The whole thrust of the film is that Darwin was an atheist who was cajoled into writing 'On the Origin of Species' as a necessary strategy in a battle against 'religion' and the idea of a 'Creator Deity.
But that is not "true", as Darwin himself stated:
"when I wrote The Origin of Species, my faith in God was as strong as that of a bishop."
The secondary idea appears to be perpetuating the idea that there was - and still is (?) - a battle going on between 'science' and 'religion'.
Thomas Huxley is presented in the film as thinking that science and religion were intrinsically opposed.
Yet here is what Huxley actually wrote about 'science' and 'religion':
"The antagonism between science and religion, about which we hear so much, appears to me to be purely factitious - fabricated, on the one hand, by short-sighted religious people who confound a certain branch of science, theology, with religion; and, on the other, by equally short-sighted scientific people who forget that science takes for its province only that which is susceptible of clear intellectual comprehension". [T.H.Huxley, "The Interpreters of Genesis and the Interpreters of Nature" in Science and Hebrew Tradition, (London: Macmillan, 1904), pp. 160-161.)]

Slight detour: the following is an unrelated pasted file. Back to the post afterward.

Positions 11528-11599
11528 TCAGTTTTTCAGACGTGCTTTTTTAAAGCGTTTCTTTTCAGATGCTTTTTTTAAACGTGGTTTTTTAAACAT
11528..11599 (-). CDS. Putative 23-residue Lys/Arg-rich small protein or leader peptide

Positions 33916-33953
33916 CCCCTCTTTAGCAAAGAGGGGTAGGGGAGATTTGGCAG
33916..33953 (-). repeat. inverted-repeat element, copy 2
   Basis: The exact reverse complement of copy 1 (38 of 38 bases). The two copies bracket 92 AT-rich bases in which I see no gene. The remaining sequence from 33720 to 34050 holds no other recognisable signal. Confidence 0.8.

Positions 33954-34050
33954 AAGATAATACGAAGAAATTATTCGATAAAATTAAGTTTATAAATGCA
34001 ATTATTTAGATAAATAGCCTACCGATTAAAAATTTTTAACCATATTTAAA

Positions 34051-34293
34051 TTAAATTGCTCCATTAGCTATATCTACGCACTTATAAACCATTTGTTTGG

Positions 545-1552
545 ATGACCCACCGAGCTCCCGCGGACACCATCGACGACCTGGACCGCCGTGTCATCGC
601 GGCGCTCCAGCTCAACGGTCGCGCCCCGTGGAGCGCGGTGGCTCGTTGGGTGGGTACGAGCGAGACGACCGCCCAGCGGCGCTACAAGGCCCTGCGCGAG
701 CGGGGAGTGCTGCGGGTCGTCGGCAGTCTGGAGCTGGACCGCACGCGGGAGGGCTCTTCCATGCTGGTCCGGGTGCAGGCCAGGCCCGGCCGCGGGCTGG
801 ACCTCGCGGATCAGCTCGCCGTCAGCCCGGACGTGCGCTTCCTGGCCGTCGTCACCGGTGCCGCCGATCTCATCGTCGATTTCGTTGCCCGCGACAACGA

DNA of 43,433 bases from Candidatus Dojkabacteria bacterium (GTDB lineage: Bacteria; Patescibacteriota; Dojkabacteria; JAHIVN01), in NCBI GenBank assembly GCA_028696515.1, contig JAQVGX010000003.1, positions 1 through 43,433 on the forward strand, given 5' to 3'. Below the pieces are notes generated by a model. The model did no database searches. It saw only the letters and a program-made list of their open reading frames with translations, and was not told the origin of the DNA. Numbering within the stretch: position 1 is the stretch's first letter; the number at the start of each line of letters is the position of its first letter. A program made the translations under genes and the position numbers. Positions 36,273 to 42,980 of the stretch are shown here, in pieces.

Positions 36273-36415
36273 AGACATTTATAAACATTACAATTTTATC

More aspects of the film that are not "true",
- Curiously more than half of the film falsely depicts Darwin talking to an apparition of his deceased daughter Annie and going slightly mad, (tearing down his dovecot/hydrowater tower and running around the garden ordering his invisible dead daughter to 'come back here'.
- The Vicar of Downes is falsely represented and made to be the 'baddie' of the film. A rift in their friendship towards the end of Darwin's life is falsely depicted.
- But I suppose the biggest deviation from fact and what strikes me as the biggest deliberate deception perpetrated under the guise of 'entertainment' has to be the presentation of Darwin as an athiest and his gradual rejection of victorian Christianity falsely shown as him categorically rejecting the concept of a cosmic Creator.
That's quite a bit of 'artistic licence' going on there.
Strikes me as more like lying about the past to win today's perceived 'battles' (viz. Evolution versus I.D perhaps?)